Before you decide to work at home…

Think you want to work at home? Think you are ready to manage remote workers? Consider these articles first.

Image courtesy of Flickr {Guerrilla Futures | Jason Tester}

  • Inc. says employees want something difference in their office space. Something more flexible that can change as the work teams and projects change. This office’s design allows maximum flexibility. No more expensive wall tear-downs and painful packing up and moving whenever someone new comes in or a project is completed.
  • NPR’s recent report on curated coworking shows freelancers are flocking to shared workspaces. They estimate 30% of the workforce is working on their own. The trend is so prevalent that coworking spaces are becoming more selective. You might be screened out of a coworking space because you don’t work well with the others in the space, or you don’t add enough to the community they’re creating.
  • Then there’s this article about Twitter moving into a Detroit coworking space as a cost-effective growth strategy. Companies are anxious to grow but nervous. Not having dedicated office spaces are the ultimate in company flexibility.
  • According to Gallup’s research, you need to socialize for six hours a day. Coworking spaces provide a flexible opportunity to replace the corporate office with an equally important socialization method.

What this means for employees or candidates

Before you take the plunge, consider what being truly alone will be like over the long haul. Find some coworking spaces close to you and check them out. Talk to some of the folks there and see what their experiences were. Think through where else you’ll get that social connection. Are you active in your church, in your child’s PTA, in your Homeowner’s Association? Your interviewers won’t hire you if they don’t think you can handle it, but they can’t come right out and ask for fear of HR reprisals about getting too personal. If you want the job, you have to address it without being asked. Be careful not to get too personal here but let them know how you will manage the social side of working alone.

What this means for managers

If you are remotely managing someone who works from home, remember that having a friend at work is critical to employee engagement and employee engagement is the primary value that you bring to the company. (Gallup’s research here.) If your employees ask for a few days in a coworking space, don’t immediately cheap out and say no. Access to a coworking spaces can increase their engagement and potentially provide them with great back-up equipment if something goes wrong at home. Plus, it provides you with a unique network of other highly motivated, self-disciplined people. If you need a graphic designer for a quick one-time job, they may be sitting right next to your remote employee.

Related articles

(Curious side note. Why would WordPress’s spellcheck keep changing my “coworking” text to “cowering”!? Freudian. While that may be how many managers react when they hear the words “you’ll be managing this person remotely”, it does actually happen. Get with the times WordPress!)


Learning to Lead at a Distance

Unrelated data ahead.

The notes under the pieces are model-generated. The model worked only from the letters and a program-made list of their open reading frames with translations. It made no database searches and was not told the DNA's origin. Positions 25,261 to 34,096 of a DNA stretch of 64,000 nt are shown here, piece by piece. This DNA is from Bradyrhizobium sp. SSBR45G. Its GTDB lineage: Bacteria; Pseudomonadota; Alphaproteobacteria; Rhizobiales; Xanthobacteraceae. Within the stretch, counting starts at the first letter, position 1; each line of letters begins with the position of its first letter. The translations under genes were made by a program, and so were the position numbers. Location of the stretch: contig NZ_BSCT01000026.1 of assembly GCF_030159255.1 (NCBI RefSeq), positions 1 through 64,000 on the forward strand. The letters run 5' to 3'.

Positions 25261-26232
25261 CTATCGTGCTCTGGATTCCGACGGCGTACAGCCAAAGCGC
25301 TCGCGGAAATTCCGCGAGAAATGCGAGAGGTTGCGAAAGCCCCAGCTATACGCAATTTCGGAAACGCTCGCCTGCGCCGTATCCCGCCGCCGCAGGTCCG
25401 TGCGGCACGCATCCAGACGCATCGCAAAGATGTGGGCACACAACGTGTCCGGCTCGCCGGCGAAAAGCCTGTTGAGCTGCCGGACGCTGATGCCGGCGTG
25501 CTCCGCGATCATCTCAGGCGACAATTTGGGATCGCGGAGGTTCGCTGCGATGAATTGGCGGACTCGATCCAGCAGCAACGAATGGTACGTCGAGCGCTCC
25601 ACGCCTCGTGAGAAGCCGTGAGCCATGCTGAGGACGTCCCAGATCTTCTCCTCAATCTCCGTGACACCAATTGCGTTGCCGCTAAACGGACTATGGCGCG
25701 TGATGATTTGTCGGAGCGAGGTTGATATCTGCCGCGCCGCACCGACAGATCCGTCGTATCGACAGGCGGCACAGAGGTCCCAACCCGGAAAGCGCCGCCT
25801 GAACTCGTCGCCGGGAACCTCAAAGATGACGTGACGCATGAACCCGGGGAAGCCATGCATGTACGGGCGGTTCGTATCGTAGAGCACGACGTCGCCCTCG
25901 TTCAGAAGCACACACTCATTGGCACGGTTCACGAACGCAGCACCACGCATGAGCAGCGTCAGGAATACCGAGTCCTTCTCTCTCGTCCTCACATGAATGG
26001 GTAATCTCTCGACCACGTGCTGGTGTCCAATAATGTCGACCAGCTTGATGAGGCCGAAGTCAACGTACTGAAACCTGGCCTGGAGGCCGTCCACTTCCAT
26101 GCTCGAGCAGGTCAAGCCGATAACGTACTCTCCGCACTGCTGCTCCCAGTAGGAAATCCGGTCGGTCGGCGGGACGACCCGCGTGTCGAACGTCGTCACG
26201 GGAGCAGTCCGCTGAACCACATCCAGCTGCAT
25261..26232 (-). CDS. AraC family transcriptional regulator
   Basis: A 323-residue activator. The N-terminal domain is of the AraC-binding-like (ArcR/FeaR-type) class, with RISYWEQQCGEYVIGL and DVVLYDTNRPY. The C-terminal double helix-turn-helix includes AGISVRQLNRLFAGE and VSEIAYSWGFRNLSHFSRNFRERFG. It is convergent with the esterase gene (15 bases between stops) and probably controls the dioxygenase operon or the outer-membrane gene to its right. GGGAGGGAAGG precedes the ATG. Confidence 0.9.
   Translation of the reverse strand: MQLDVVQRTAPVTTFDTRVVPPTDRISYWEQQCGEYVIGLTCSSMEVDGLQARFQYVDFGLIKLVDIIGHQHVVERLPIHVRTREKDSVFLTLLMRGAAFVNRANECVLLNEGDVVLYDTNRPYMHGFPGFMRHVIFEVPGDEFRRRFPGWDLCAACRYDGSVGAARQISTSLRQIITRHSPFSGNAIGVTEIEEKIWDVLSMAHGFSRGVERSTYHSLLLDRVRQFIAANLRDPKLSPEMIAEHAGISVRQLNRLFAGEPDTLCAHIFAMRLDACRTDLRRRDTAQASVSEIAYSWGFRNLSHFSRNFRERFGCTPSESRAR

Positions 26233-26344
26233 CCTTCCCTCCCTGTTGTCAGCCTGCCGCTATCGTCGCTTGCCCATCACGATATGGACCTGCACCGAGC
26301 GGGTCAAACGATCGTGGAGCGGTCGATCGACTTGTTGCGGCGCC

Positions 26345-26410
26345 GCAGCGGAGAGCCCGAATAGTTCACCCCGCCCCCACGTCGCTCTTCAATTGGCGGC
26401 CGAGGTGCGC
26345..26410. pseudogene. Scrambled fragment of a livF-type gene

Ten years ago, I was put in charge of a new team of people. It was a small but growing company and I needed help. I interviewed dozens of people, selecting the “right” person was critical. It was a leadership job, lots of accountability but very little authority. I found a fantastic person who lived 700 miles away. She had great recommendations and a solid background in exactly the type of work I needed. Relocation was not an option for her. I turned her down. Obviously, at least to me, the position required someone local. Success would require significant cross-functional leadership which meant visibility. That kind of leadership just couldn’t be done remotely.

Less than a year later, my company merged with another one. I was given the opportunity to put the two departments together. They had a significant number of people working from their homes all over the country including the woman I’d turned away. Hers was one of the first calls I made but I didn’t make it fast enough. In a matter of hours she’d let everyone know they were in trouble, that I didn’t believe in the whole work-from-home thing.

That was a big wake-up call for me. I really didn’t believe it could be done without the face-time, but I couldn’t be successful without those people who were already working from home and I wasn’t going to disrupt their lives by making them all move. That first conference call took us hours to figure out and I actually don’t remember if we ever pulled it off with more than 3 people at a time. But my message was clear – I wanted them to prove me wrong. I was willing to do whatever it took to help them but they were going to have to tell me what that was. We were going to have to figure it out together.

Ten years later, that small 20 person department has grown to almost 100 people, 15 of whom come to the office most days. Many of the original folks are no longer with us but none left because of the remote arrangement. Other departments are joining us now and we joke that the building is turning into a ghost town. We are figuring it out. It hasn’t been easy and it’s not always been fun but we are figuring it out. This blog is an effort to share what we’ve learned and hopefully get some insight to the things we haven’t learned yet. I hope you’ll join us.

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